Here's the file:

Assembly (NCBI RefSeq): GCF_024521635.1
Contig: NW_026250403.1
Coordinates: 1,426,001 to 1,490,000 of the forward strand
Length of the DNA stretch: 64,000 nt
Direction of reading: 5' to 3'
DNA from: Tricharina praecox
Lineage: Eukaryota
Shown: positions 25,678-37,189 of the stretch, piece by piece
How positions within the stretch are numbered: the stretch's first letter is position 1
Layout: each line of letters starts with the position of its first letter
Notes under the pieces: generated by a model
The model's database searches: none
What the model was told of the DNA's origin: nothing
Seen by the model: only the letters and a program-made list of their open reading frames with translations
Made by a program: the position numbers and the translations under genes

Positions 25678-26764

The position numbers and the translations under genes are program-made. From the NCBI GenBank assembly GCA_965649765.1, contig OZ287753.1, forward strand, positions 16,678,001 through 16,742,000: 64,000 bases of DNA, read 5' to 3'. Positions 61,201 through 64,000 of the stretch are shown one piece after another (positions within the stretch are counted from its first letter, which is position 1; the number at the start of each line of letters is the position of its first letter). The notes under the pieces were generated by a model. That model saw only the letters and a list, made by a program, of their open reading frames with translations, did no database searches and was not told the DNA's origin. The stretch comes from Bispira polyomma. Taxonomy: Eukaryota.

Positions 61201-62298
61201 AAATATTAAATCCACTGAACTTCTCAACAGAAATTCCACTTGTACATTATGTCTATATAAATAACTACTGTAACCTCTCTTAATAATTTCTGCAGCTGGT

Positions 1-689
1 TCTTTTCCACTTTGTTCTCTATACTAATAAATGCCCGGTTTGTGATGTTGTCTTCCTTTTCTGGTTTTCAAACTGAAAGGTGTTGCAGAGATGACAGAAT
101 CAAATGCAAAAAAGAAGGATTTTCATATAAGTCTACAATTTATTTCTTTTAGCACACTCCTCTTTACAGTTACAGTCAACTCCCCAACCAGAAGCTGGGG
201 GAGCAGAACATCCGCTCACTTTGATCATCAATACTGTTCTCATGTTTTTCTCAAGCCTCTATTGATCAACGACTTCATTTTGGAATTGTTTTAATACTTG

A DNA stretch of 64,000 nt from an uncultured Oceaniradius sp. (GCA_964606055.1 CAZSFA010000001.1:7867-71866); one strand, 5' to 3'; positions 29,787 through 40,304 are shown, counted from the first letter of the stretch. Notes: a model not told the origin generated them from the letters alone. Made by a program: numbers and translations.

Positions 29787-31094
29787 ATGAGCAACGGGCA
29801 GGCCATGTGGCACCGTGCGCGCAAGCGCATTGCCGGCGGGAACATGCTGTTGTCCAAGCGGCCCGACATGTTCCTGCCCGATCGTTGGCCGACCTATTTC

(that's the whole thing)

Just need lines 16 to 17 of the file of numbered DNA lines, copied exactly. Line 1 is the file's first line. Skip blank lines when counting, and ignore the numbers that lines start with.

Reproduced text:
Positions 25678-26764

The position numbers and the translations under genes are program-made. From the NCBI GenBank assembly GCA_965649765.1, contig OZ287753.1, forward strand, positions 16,678,001 through 16,742,000: 64,000 bases of DNA, read 5' to 3'. Positions 61,201 through 64,000 of the stretch are shown one piece after another (positions within the stretch are counted from its first letter, which is position 1; the number at the start of each line of letters is the position of its first letter). The notes under the pieces were generated by a model. That model saw only the letters and a list, made by a program, of their open reading frames with translations, did no database searches and was not told the DNA's origin. The stretch comes from Bispira polyomma. Taxonomy: Eukaryota.